Method for Evaluating an Air-Conditioning System with Natural Ventilation by Coupled Analysis of a Building Energy Simulation Tool and Computational Fluid Dynamics

In office buildings, an air-conditioning system with natural ventilation can reduce cooling loads and create a comfortable indoor environment. However, it is difficult to predict the performance of such systems and there is concern that the natural ventilation will create an uneven indoor thermal environment. In this paper, we propose a method for evaluating the performance of a natural-ventilation air-conditioning system by coupling a building energy simulation tool and computational fluid dynamics.

Assessing Thermal Resilience To Overheating In An Office Building

Overheating has become a recurring problem in airtight and highly insulated buildings even in moderate climates. This study aims to analyze thermal comfort and thermal resilience in an office building during summer and mid-seasons by means of dynamic simulations. Thermal comfort assessment shows, this office building without improvements has a ‘good’ indoor climate for 79.6% of total occupied hours.

An update on the French indoor air quality observatory recent results: focus on ventilation and perspectives

The French indoor air quality observatory (OQAI) was set up by the French authorities in 2001 with the objective to collect data on indoor pollutants in various indoor environments to be used for public policies. Funded exclusively by public funding, the OQAI is coordinated by the scientific and technical center for building (CSTB) and involved an extensive network of partners across France in charge of the field campaigns and the laboratory analyses. To date, nationwide surveys were carried out in dwellings (2003-2005), schools (2013-2017), and office buildings (2013-2017).

Effect of building and installation design on PM2.5

People spend more than 80% of their time indoors. In contrast to ambient air, no (legal) limits for indoor particulate matter exist, although there are WHO guidelines. In the Netherlands a measurement protocol to determine the PM2.5 in office buildings has been developed including 5 quality classes. However at the moment no simple guidelines or models are available which can support the design and in-use phases to predict the PM2.5 concentration in office buildings and schools.

Energy-optimal ventilation strategy outside of the operating time for passive house office buildings in cold climates

The GK environmental house is the first office building in Norway built according to the passive house concept. In such buildings, it is crucial to develop a ventilation strategy to reduce the energy use outside of the operating time. An optimal operating strategy has been developed for cold days, when the outdoor temperature falls well below 0 °C, which is presented in this paper. Indeed, these conditions correspond to the largest heat loss.

Cleanliness of air filters in the experimental passive house

An inherent element of the passive house is the system of exhaust ventilation in air supply. According to their class, air filters used in ventilation systems stop the contamination, but may also be the main source of secondary indoor contamination during long-term use.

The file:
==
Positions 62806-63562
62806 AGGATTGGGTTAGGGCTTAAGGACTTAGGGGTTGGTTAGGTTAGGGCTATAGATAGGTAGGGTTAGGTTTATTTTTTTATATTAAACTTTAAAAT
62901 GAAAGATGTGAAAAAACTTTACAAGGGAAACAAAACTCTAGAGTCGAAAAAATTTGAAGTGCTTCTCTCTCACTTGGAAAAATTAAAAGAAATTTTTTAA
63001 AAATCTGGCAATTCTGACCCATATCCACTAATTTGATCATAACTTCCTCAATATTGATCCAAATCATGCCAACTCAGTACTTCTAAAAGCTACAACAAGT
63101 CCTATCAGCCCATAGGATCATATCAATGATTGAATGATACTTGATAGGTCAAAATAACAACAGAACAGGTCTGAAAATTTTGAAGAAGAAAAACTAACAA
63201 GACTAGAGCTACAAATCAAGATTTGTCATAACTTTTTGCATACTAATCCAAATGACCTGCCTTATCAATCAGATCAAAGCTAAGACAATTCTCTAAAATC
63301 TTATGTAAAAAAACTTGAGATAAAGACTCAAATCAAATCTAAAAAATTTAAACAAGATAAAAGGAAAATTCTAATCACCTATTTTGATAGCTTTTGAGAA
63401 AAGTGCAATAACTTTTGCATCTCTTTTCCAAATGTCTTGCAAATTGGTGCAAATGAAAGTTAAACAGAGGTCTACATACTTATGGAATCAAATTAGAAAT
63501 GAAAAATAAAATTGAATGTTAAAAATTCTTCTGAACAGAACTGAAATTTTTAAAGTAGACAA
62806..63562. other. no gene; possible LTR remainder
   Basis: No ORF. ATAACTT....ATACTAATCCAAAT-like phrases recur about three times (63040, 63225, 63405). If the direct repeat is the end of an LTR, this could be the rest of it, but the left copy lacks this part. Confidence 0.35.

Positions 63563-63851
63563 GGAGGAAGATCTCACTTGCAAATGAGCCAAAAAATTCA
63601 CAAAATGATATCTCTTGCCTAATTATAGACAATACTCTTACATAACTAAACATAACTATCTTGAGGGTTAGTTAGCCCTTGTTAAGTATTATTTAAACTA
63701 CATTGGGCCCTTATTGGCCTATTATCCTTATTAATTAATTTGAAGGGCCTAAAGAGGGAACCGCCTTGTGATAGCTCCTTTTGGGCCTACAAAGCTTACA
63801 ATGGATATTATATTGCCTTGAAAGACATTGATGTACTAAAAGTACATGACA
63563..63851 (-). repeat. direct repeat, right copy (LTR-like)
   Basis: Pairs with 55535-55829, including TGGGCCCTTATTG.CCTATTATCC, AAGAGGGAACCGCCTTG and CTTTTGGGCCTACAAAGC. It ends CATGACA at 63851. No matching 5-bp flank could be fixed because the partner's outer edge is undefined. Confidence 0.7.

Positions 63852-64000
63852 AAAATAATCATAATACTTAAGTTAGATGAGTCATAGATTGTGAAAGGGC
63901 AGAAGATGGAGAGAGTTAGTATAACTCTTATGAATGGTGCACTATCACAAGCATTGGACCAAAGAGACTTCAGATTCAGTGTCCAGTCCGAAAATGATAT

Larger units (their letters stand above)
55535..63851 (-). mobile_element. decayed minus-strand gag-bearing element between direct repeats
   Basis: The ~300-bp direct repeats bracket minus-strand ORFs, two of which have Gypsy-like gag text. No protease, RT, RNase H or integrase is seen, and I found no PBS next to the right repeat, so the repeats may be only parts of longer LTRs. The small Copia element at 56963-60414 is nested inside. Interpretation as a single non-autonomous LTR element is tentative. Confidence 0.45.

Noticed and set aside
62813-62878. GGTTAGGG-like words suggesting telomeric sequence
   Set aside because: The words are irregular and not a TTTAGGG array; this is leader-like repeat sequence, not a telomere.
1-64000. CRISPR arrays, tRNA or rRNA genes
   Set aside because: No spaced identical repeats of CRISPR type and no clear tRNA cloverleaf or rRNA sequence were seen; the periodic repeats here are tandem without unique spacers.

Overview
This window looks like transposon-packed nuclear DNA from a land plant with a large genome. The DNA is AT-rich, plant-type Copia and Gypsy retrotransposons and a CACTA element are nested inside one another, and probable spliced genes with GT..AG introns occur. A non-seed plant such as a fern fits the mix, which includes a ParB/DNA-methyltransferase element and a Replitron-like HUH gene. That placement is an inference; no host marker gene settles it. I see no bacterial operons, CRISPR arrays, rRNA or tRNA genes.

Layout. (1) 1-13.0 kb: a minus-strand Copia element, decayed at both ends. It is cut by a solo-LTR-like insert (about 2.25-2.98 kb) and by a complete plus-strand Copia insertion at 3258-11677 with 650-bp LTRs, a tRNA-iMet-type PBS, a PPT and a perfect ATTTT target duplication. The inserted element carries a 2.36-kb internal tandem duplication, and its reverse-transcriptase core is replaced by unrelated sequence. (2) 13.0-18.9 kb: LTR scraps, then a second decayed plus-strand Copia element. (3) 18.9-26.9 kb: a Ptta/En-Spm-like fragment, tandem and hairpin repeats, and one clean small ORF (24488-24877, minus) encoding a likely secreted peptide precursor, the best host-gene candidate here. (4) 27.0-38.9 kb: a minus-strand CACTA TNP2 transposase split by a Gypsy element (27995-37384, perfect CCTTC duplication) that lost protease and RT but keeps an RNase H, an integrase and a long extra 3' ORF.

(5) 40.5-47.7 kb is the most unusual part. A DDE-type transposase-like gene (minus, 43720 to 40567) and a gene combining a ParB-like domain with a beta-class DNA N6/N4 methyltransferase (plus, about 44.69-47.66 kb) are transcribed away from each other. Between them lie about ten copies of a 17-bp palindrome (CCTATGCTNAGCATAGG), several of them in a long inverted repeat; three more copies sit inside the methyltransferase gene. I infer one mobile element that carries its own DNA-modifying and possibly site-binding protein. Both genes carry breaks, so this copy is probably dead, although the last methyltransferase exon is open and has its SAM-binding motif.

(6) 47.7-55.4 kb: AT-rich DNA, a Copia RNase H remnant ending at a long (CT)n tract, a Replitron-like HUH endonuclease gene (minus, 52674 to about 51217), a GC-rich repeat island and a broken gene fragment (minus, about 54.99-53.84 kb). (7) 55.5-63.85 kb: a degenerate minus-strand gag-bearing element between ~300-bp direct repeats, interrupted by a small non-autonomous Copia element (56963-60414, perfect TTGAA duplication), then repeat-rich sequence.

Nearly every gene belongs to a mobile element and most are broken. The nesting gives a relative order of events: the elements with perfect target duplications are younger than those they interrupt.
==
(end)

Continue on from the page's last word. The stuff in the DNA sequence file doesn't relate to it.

Effect of telecommuting on energy consumption in residential and non-residential sectors

In this paper, the change of energy use by telecommuting (working at home) is simulated for  residential and office buildings by modeling the  differences in the occupants’ behavior. By summing  up these results, the change in annual energy use in  Osaka City caused by the saturation of  telecommuting is evaluated in three dissemination  scenarios for the transformation of office buildings.

Daylighting and lighting saving analysis of office buildings in north China

Energy savings by integrating the daylighting availability in the electric lighting management contributes to the realization of ‘Green Building’. This paper provides a simulation and calculation of office building in North China with RADIANCE software on the basis of theoretical analysis, which focuses on the influence of Window-to-Wall Ratio (WWR), sill height, glazing transmittance and window shape on Lighting Savings (LS). The study finds out the relationship between those window parameters and LS. The results may be reference for  designers as daylighting is involved.

On the analysis of cool roofs for cooling system efficiency

Cool roof is a well-documented passive cooling strategy for buildings in several climate conditions. The mechanism consists of the reduction of the heat load entering the roof, which is characterized by high solar reflectance and high thermal emittance. The purpose of this paper is to study the coupled effect produced by such a technology. First, the passive cooling contribution is quantified, then, the “active” contribution is investigated.

Heating energy penalties of cool roofs: the effect of snow accumulation on roof

Utilizing a cool roof is an efficient way to reduce the cooling energy use of a building. Cool roofs, however, may increase heating energy use in winter. In cold climates, during the winter the sun angle is lower, days are shorter, sky is cloudy, and most heating occur during early morning or evening hours when the solar intensity is low. In addition, the roof may be covered with snow for most of the heating season. All these lead to a lower (than what is commonly thought) winter time heating penalties for cool roofs.